One exception to the above is the paper that discusses earth tubes that are driven by a solar chimney.  This appears to work, but is not capable of producing as much flow as a fan system, and incurs the extra costs of the solar chimney.


I guess that another solution would be to use a PV powered fan.


Cooling Output:

Using the hourly data reported in the Sharan paper as an example:


Summer cooling test (May -- India)

Time = 2pm

Tube length = 50m = 164 ft

Tamb = 40.8C = 105.4F

Tground = 26.6C = 80F (10 ft under surface)

Toutlet = 27.2C = 81F

Velocity = 11 m/sec = 2145 ft/min

Tube diameter = 10 cm = 3.9 inches

Tube area = 0.083 ft^2


This gives a volume flow rate of 178 cfm, and transit time through the tube of about 5 seconds.

This fairly aggressive velocity is achieved using a blower that consumes 300 watts.


Cooling = (weight flow)(specific heat of air)(dTemp)

= (2145 ft/min)(0.083 ft^2)(0.065 lb/ft^3) (105.4F- 81F) (0.22 BTU/lb-F) = 62.1 BTU/min or 3427 BTU/hr or 0.31 ton of AC


So, that's a fair bit of cooling for one 4 inch tube, but bear in mind that the velocity used in this test was on the high side, which makes the weight flow and cooling high.

For many parts of the world, the ground temperature at 10 ft deep would be substantially less than the 80F where this test was done, so the output air temperature from the earth tube would be correspondingly less as well.



Ground Temperature change?

None of the papers mentions a change in ground temperature as the earth tube extracts or adds heat to the ground.  It appears that getting reduced performance over time from an earth tube because the tube is heating or cooling the ground is not a problem?


Update -- May 22, 2008:


The REHAU company makes a whole line of components for building earth tube systems that can provide ventilation air that is cooler in the summer and warmer in the winter.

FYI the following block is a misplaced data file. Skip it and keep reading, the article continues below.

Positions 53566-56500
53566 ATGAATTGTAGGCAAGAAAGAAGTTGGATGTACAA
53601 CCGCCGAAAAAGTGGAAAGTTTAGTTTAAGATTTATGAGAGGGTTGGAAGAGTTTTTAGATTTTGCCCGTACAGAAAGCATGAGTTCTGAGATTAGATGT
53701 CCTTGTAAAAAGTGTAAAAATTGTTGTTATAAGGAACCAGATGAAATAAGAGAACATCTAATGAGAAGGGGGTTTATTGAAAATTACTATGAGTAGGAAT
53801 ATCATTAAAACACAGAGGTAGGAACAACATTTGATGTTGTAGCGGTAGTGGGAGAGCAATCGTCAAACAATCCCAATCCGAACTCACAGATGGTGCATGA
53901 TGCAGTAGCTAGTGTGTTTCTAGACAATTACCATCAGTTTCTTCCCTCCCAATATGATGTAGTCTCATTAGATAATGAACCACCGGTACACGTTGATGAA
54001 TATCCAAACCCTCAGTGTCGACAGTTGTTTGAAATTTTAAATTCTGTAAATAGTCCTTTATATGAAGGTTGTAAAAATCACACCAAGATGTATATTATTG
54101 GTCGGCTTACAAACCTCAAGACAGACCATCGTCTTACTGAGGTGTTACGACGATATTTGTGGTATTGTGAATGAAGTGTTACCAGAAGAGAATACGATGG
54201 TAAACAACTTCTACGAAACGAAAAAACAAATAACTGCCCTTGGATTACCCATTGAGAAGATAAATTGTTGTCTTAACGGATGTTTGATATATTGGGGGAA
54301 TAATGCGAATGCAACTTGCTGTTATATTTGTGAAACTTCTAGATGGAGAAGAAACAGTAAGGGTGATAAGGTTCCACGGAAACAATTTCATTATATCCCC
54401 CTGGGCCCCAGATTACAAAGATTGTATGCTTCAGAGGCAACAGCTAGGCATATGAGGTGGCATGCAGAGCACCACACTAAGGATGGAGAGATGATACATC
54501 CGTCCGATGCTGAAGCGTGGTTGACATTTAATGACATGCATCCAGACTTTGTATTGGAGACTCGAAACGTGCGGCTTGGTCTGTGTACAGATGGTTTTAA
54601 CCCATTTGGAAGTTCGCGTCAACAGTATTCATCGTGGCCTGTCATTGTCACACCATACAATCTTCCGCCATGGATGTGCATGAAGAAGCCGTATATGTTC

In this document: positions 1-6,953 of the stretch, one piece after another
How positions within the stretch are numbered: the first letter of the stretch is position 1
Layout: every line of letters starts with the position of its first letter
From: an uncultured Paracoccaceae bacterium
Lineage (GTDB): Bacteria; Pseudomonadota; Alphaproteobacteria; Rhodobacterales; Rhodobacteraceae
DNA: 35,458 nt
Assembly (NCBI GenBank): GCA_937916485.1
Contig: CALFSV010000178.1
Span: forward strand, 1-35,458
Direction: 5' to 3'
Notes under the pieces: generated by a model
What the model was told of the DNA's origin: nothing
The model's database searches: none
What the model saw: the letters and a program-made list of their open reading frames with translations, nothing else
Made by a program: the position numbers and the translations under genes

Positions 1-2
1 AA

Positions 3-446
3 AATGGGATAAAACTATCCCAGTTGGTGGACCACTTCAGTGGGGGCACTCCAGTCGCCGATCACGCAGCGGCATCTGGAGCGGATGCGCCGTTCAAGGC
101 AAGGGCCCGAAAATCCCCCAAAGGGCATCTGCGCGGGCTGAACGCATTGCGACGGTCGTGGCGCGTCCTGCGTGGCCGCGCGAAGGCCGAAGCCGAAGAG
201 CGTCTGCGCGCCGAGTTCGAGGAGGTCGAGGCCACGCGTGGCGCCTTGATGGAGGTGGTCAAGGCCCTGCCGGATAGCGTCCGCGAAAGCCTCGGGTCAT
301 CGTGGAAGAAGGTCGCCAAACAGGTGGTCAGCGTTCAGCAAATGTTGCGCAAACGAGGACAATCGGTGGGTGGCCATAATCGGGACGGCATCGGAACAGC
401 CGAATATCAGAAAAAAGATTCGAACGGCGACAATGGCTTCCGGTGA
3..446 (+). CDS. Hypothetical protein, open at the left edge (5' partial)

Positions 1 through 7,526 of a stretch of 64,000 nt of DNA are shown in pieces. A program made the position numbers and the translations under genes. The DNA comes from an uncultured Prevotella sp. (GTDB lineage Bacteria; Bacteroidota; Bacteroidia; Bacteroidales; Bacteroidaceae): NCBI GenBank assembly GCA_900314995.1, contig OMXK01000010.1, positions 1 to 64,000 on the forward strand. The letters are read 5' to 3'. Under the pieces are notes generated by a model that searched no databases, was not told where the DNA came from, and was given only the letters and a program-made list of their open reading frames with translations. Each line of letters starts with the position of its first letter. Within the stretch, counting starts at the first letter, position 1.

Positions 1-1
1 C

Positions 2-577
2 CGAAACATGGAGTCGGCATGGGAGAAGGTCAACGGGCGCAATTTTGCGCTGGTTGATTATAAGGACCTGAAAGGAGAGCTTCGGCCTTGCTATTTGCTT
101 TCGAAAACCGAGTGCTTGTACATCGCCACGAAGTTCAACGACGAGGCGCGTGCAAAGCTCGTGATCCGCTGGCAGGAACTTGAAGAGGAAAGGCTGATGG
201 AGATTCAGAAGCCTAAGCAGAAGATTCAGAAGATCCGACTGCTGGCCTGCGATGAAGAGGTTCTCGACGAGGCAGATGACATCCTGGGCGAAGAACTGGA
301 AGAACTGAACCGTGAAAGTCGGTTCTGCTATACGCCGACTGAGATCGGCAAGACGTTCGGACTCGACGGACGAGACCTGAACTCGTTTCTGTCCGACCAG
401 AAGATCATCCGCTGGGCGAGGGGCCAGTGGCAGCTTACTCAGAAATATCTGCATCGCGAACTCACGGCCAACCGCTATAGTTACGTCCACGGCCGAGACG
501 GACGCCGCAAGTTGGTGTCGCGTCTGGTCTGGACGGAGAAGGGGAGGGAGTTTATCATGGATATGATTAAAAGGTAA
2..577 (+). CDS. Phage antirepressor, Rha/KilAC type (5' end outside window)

REHAU Air - Ground Heat Exchangers ...



This company makes components for earth tube heating and cooling systems.

The downloadable pdf provides some useful information for designing earth tube systems.

(thanks to Charles for finding this)


Here are some of the design guidelines that the REHAU Air-Ground Heat Exchanger System guide provides:

Notes on Laying

- Pipes must be laid at a depth of at least 1.5 m.

- For best possible heat transfer, pipe should be laid in solid ground (not laid in sand). Make sure the ground is well compressed around the pipes.

- The pipes are to be laid at least 1 m from the building and from each other.

- The fall of the pipes is to be approx. 2 %.

- The pipes should be cut using a fine toothed saw or pipe cutter. Pipes are to be cut square and the ends are to be de-burred and slightly chamfered.

- Seals are to be cleaned and checked for damage before being inserted. The chamfered pipe end is to be coated with REHAU lubricant and the pushfit socket is then inserted.

- The pipes should be installed similar to BS EN 1610.

Much more helpful information in the guide. 


If you have one of these systems, I would love to hear from you.


My thanks to Charles for finding this.





7/24/07, updated May 22, 2008